Milwaukee introduced their new M18 Rover magnetic flood light at NPS17. It builds on the strengths of their M12 Rover compact light, featuring a folding and rotating light panel, a larger clamp, and more powerful magnets.
With its 1500 lumen folding and rotating light panel, you can position the light exactly where you need it after you stick or clamp the light in place. This is a huge improvement over the M12 Rover, where you can only aim the light in the needed direction by adjusting where it’s clamped or mounted.
Here are the relevant specs for the M18 Rover magnetic flood light:
- 1500 lumens
- Folding, rotating head
- 2″ spring-action clamp
- Magnets can hold 25 lbs of weight
- IP54 rated (dust and water spray)
- Rated for 9 foot drop
- TrueView LED technology
They demonstrated the holding power of the M18 Rover’s magnets by hanging a cinder block off the light while it was attached to a metal surface vertically. While you probably aren’t going to store your cinder block this way, it drives the point home that when you stick the light to a ferromagnetic surface, it’s going to stay there.
If you don’t make use of the magnets, the 2″ spring-loaded clamp can be used to grip a wide variety of materials.
The light has 3 output settings: high, medium, and low. Here’s how the runtime breaks down for each of the settings when it’s paired with a 5.0Ah M18 batttery:
- 4.5 hours on high
- 10 hours on medium
- 20 hours on low
Milwaukee said the light will be available in Q4. They haven’t announced the price yet.
ETA: Oct 2017
I’m really excited about this light. My favorite general purpose work light has been the Ryobi One+ Dual Power worklight. Even without magnets, its rotating base that doubles as a stud and joist clip allows me to aim light where I need it most of the time. The only issue I have with the light is that it has a slight green/blue tint.
Last year I was hoping the M12 Rover would be just as useful. While it is a nice little light that lasts a long time, I sometimes have issues trying to shine light where I need it. Since the angle of the light is fixed, the only way to adjust the aiming is to reposition the light with its clamp or magnets.
With its new rotating and folding light panel and better color lighting (TrueView), the Milwaukee M18 Rover magnetic flood light will hopefully solve the issues I have with the M12 Rover and the Ryobi One+ worklights.
Check Out More Milwaukee NPS17 New Tool Coverage
More Photos and Usage Ideas
One demo had it attached to steel scaffolding.
The handle is a convenient attachment point for a tool tether, if using it at height.
You can still achieve complex positioning with the clamp or magnets.
M12 Rover LED vs. M18 Rover LED.
The M18 version is larger, but still reasonably compact and portable. Side by side, its greater magnetic mounting strength is definitely noticeable. Neither worklight slides down under their own weight.
Do they mention any measurement of Candela?
Milwaukee has the best lights to choose from….I’m a Dewalt guy and I wish I had that many choices
I really wish it had a USB port like the Bluetooth speaker. Paired with a 9.0 battery it would make a great light for a 3 or 4 day camping trip.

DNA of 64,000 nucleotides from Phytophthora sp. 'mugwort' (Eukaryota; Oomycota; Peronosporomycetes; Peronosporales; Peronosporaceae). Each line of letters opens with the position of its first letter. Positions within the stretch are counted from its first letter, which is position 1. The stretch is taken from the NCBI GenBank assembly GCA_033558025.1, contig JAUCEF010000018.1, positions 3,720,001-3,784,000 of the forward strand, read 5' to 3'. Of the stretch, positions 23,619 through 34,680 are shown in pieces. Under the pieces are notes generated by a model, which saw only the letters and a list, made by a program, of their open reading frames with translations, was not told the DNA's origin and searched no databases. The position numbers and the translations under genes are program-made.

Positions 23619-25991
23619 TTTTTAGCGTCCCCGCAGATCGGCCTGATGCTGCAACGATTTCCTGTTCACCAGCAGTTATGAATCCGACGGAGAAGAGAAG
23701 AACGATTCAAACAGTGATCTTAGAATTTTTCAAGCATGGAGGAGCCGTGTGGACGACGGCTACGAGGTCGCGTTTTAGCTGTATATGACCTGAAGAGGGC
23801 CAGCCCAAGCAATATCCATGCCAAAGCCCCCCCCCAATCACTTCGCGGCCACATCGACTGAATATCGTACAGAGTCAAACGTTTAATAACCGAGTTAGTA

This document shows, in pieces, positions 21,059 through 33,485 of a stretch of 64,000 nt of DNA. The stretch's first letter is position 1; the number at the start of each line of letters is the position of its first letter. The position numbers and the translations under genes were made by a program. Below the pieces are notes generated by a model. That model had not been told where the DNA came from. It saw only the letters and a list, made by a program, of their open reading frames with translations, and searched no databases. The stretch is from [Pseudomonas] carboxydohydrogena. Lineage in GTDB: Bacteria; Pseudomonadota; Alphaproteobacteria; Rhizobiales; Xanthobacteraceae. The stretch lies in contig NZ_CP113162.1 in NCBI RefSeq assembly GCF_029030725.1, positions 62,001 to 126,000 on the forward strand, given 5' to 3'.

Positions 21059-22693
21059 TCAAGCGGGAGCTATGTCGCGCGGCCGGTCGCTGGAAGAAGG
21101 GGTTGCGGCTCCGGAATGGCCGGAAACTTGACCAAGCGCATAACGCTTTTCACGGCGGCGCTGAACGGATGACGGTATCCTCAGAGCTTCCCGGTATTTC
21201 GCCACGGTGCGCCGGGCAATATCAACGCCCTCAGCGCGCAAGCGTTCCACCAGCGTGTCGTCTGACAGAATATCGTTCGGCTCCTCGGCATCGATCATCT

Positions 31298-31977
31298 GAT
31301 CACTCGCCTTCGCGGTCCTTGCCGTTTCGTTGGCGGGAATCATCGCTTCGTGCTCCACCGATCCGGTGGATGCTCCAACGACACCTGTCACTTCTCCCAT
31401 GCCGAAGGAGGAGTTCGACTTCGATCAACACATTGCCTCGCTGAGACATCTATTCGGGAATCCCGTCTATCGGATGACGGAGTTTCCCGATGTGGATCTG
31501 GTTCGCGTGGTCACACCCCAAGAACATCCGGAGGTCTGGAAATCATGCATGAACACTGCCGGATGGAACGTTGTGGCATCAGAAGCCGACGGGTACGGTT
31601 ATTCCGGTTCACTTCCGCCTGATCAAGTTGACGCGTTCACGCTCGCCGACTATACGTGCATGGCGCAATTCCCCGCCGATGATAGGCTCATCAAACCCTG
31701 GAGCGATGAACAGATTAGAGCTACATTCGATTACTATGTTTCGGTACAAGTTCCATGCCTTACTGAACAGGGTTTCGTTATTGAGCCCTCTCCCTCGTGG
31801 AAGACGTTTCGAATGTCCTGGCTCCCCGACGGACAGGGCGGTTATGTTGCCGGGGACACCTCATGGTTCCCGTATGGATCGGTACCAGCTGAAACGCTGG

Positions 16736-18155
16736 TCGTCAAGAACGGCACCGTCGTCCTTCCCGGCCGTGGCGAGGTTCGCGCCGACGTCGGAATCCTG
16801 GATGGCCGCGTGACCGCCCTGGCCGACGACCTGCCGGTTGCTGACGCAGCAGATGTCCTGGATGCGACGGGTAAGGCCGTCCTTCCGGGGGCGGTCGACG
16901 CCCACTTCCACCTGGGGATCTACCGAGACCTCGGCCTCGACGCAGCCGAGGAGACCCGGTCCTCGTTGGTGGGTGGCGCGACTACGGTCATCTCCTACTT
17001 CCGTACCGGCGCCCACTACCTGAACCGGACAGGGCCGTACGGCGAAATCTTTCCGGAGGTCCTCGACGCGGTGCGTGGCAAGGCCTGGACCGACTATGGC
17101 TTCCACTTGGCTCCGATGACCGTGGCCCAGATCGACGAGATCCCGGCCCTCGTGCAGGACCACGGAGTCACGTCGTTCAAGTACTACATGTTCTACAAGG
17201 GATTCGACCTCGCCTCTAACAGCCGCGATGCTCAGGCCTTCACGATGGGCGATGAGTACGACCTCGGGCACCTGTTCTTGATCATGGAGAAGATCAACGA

Agreed, with a USB port this would be perfect for camping, emergencies, car kit.
M18 lantern is great for this, directional or omni by rotating the housing makes it very useful and the usb charging doesn’t hurt
M12 or m18 which will be the better light for the money?
Fifteen years ago I started my collection of DeWalt tools, and kept adding to it over the course of about 10 years, but never really replaced anything other than batteries. Now it seems that power tools and such have joined consumer electronics in having (too) frequent update cycles, compelling users to buy newer/better tools to replace existing tools that are still perfectly functional.
I’ll probably end up buying one of these the first time it’s available with a free battery. After all, I do have *some* self control.
One thing missing from this write up (Or maybe I just missed it) was power of 1 year old M12 Rover. Looks like 1000 Lumen vs. 1500 as stated above in this new M12.
That’s a good point. Here are the complete runtime/lumen specs for the M12 Rover with a 4.0A:
Low — 200 Lumens (15 hours)
Medium — 400 Lumens (7.5 hours)
High — 1000 Lumens (3.5 hours)
It takes about about 14W*h of energy to get 1000 Lumens so 0.014W*h/Lumen
We don’t know the Lumen breakdown yet of the modes for the M18 Magnetic Rover yet, just that it runs 1500 Lumens on high for 4.5 hours.
So it’s 20W*h of energy to get the 1500 Lumens, so 0.0134W*h/Lumen.
They are pretty close to the same efficiency.
I’m really torn about waiting for this new M18 or purchasing the m12. Right now they have a deal going where if you buy two qualifying m12 tools you get a free charger and 2 batteries. I could get 2 M12 Rover lights and a free charger and batteries to go along with it.
Tough choice. Which worklight better suits your needs? If you don’t need what the M18 offers beyond what the M12 offers, that makes your decision easier. And if you change your mind, you can always buy the M18 later on, perhaps when a good promo comes around.
I Really love this light however I find it could use a better handle to get a blue collar hand inside. Also the head on mine has come loose. Battery is a bit hard to extract as well. Dispite all this I still go for it every time.